Gluten and digestion
Gluten is found in wheat and other grains such as rye and barley. It is basically an elastic protein that is left behind after starch is removed or washed away from the flower. It is sort of the glue that holds baked goods together and is often used as a thickener or flavor enhancer. Gluten contains several different proteins, primarily gliadin and glutenin which are difficult to digest. Undigested proteins trigger the immune system to attack the inner lining of the small intestine, resulting in conditions of intolerance.
Symptoms of gluten sensitivity besides digestive disturbances, diarrhea and bloating may be skin problems such as rashes, brain fog, joint pain, depression and numbness in your extremities. If left untreated, gluten sensitivity can morph into Celiac disease which affects about one in every 133 Americans.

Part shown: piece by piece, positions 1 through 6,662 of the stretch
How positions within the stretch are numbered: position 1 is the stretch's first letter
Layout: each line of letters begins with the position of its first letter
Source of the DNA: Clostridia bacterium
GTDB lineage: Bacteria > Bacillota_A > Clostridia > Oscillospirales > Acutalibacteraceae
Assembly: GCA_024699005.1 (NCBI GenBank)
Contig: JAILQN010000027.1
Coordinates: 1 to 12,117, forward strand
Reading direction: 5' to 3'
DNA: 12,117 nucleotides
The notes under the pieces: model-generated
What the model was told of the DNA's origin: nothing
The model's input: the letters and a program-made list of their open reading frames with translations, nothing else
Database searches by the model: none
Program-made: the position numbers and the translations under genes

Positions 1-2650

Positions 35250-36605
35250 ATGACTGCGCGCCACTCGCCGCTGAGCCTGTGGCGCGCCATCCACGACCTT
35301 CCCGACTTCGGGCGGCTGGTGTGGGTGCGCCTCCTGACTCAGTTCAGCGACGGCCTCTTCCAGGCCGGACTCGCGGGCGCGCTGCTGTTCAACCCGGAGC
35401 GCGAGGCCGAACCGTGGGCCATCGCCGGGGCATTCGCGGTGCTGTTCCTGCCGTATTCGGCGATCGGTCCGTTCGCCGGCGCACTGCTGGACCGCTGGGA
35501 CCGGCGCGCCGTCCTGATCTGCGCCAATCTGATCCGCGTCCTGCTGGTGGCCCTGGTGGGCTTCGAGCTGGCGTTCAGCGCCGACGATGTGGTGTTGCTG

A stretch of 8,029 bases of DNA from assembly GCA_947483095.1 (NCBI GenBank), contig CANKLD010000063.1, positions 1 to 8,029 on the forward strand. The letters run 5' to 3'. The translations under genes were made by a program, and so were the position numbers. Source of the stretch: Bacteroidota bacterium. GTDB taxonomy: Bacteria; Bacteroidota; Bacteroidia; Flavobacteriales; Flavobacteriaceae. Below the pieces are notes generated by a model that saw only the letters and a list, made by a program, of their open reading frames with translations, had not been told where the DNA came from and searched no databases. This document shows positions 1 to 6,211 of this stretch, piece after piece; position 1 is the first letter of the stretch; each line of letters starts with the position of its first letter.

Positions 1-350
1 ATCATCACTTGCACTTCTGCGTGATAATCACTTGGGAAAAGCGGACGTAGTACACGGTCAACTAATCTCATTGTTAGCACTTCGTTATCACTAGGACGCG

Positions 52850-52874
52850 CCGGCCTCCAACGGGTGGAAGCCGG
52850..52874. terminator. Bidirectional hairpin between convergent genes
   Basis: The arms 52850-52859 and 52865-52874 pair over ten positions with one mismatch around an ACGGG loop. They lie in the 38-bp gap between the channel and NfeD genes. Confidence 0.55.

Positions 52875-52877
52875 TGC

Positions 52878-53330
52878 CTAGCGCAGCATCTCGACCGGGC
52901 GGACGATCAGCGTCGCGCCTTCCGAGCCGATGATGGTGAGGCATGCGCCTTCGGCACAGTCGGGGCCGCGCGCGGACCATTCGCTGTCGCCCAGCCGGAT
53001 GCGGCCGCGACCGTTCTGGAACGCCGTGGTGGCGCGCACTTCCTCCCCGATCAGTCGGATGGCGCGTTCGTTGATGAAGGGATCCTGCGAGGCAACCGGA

Many people take enzymes to help with breaking down the gluten protein. It is necessary to be specific as proline-rich peptides (main reason for gluten intolerance) must be addressed. Specific proteases that can break down prolyl-enriched peptides are required. There are many enzyme formulas that claim to help with gluten breakdown. Some may work for you, but the best “cure” is to avoid foods with gluten. Shopping for cookies, flour, frozen waffles, burritos, crackers that are all gluten free, have never been easier than it is today – even in your local supermarket.